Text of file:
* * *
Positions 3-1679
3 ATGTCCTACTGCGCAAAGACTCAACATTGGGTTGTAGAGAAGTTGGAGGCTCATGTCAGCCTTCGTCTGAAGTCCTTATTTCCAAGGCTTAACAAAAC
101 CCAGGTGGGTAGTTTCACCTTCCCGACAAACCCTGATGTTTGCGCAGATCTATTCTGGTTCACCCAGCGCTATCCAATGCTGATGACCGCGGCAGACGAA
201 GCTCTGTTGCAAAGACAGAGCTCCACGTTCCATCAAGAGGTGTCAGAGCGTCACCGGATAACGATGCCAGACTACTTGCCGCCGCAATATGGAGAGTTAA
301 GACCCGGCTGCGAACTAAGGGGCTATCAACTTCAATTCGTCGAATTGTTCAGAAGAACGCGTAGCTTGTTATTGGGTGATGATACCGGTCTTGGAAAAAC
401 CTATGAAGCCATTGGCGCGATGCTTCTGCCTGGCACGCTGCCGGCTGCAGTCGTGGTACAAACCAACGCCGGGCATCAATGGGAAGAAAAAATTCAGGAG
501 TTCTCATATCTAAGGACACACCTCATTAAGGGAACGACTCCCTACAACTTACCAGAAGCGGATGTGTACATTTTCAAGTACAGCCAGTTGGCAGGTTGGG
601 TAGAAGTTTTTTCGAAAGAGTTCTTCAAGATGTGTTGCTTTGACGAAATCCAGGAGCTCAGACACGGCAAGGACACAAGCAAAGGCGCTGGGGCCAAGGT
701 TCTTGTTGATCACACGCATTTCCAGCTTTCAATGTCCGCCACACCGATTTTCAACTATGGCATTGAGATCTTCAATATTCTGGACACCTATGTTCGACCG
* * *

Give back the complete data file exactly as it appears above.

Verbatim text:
Positions 3-1679
3 ATGTCCTACTGCGCAAAGACTCAACATTGGGTTGTAGAGAAGTTGGAGGCTCATGTCAGCCTTCGTCTGAAGTCCTTATTTCCAAGGCTTAACAAAAC
101 CCAGGTGGGTAGTTTCACCTTCCCGACAAACCCTGATGTTTGCGCAGATCTATTCTGGTTCACCCAGCGCTATCCAATGCTGATGACCGCGGCAGACGAA
201 GCTCTGTTGCAAAGACAGAGCTCCACGTTCCATCAAGAGGTGTCAGAGCGTCACCGGATAACGATGCCAGACTACTTGCCGCCGCAATATGGAGAGTTAA
301 GACCCGGCTGCGAACTAAGGGGCTATCAACTTCAATTCGTCGAATTGTTCAGAAGAACGCGTAGCTTGTTATTGGGTGATGATACCGGTCTTGGAAAAAC
401 CTATGAAGCCATTGGCGCGATGCTTCTGCCTGGCACGCTGCCGGCTGCAGTCGTGGTACAAACCAACGCCGGGCATCAATGGGAAGAAAAAATTCAGGAG
501 TTCTCATATCTAAGGACACACCTCATTAAGGGAACGACTCCCTACAACTTACCAGAAGCGGATGTGTACATTTTCAAGTACAGCCAGTTGGCAGGTTGGG
601 TAGAAGTTTTTTCGAAAGAGTTCTTCAAGATGTGTTGCTTTGACGAAATCCAGGAGCTCAGACACGGCAAGGACACAAGCAAAGGCGCTGGGGCCAAGGT
701 TCTTGTTGATCACACGCATTTCCAGCTTTCAATGTCCGCCACACCGATTTTCAACTATGGCATTGAGATCTTCAATATTCTGGACACCTATGTTCGACCG